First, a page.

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The Rediff Interview/South Asia Expert Sumit Ganguly
'PM has to take unyielding stand on N-deal'
August 21, 2007
Sumit Ganguly is director of the India Studies Program at Indiana University, Bloomington and a South Asia expert. Professor Ganguly's research and writing interests are focused on South Asia. He has published extensively in the areas of ethnic conflict, inter-state war and defense and security policy. His articles have appeared in Asian Affairs, Asian Survey, the Bulletin of the Atomic Scientists, the Journal of Asian and African Affairs, the Journal of Commonwealth and Comparative Politics, Foreign Affairs, the Journal of Strategic Studies, International Security, Survival and the Washington Quarterly.
His most recent work, published by Columbia University Press and Oxford University Press (New Delhi), is entitled Conflict Unending: India-Pakistan Tensions Since 1947. He also recently published The Crisis in Kashmir: Portents of War, Hopes of Peace.
"Any renegotiation of the Indo-US nuclear deal will have torpedo the deal and also have a deleterious effect on foreign investment to India," he tells Aditi Phadnis.
The Left says annual certification is an obligation of the US President and the fact that it does not find a place in the 123 Agreement is not relevant. They say the issue is if a good conduct certificate is not forthcoming or if the US Congress does not accept the good conduct certificate (on issues ranging from Iran to anything that may come up in the future), it would have implications for the 123 Agreement. The Left says in such a case the US could terminate the agreement, with all its consequences for our civilian nuclear energy programme. Are they right?
Annual certification is virtually a ritual the President of the United States has to go through. Unless there is some egregious breach, I cannot visualise a circumstance where this could become a serious problem.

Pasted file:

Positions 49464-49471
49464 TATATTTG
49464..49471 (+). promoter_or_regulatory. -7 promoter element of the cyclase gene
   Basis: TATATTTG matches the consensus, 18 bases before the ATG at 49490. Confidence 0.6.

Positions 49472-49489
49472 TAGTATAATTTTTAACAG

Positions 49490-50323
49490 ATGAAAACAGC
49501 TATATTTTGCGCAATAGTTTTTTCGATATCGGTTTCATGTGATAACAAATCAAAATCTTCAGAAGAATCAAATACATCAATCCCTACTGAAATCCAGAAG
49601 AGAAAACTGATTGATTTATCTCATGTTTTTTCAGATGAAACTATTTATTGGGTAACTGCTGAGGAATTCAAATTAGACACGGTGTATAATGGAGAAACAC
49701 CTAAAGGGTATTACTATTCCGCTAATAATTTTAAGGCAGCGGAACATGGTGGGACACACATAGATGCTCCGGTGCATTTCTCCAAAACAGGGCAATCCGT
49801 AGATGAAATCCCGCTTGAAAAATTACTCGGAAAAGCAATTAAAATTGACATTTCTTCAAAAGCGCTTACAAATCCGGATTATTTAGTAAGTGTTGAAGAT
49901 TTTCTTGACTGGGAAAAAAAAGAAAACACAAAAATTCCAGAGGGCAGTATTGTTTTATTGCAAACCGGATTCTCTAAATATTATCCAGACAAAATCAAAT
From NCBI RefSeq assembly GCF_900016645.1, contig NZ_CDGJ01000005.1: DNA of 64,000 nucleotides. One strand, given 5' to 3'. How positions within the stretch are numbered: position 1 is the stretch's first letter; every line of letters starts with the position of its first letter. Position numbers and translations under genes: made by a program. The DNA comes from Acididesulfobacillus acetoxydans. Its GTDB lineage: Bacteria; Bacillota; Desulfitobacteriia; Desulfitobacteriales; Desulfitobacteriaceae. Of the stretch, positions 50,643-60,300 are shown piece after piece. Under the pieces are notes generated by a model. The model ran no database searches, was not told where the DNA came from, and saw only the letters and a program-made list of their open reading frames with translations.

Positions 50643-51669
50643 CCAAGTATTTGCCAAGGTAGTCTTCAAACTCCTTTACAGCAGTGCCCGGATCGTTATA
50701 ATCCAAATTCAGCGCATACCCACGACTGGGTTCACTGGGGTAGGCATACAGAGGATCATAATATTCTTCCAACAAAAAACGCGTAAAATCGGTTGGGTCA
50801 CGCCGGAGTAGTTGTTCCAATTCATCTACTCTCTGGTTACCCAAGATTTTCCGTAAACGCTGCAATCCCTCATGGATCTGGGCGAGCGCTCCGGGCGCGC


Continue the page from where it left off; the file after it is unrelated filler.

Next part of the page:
Can you recall recent history which this kind of certification has kicked in? Or when it has been a problem.
The only case where certification was a problem -- and opinion is divided on this -- was in 1990 under the Pressler Amendment. The US President in 1990 could not certify that Pakistan did not possess an explosive nuclear device. I've always been skeptical about this, because miraculously, just after the Soviets withdrew from Afghanistan and Pakistan was no longer useful, Pakistan had crossed certain red lines. I've spoken to the State Department lawyer at that time. He was legally bound not to reveal classified judgments but he told me Pakistan did cross certain red lines in 1990. Of course, these things are subject to legal interpretation. But how did they (the US) ascertain that Pakistan crossed the red lines in 1990? Who knows.
The relation between the US and Pakistan was completely instrumental. We're now talking about the relationship between India and the United States entering a completely new phase. This is not a matter of using India to meet immediate interests. This is much more a matter of putting India on a vastly different footing.
Unfortunately, people are focusing far too much on specific meanings of one sentence or one phrase and tying themselves in knots over it. Much of the Left's hostility stems from their doubts about a viable relationship with the United States rather than the particulars of the agreement.
Why should naval exercises or a joint defence agreement be linked to the nuclear agreement? And about Iran, that is just dishonesty on the part of the Left. The Iranians, regardless of what one feels about the regime, signed the NPT. That is a solemn obligation. They could have been like India, which had the courage of conviction. India said, "This is an unequitable treaty. We were a part of the 18-nation Disarmament Conference in Geneva, but you have changed the terms of the treaty. We're not going to sign this."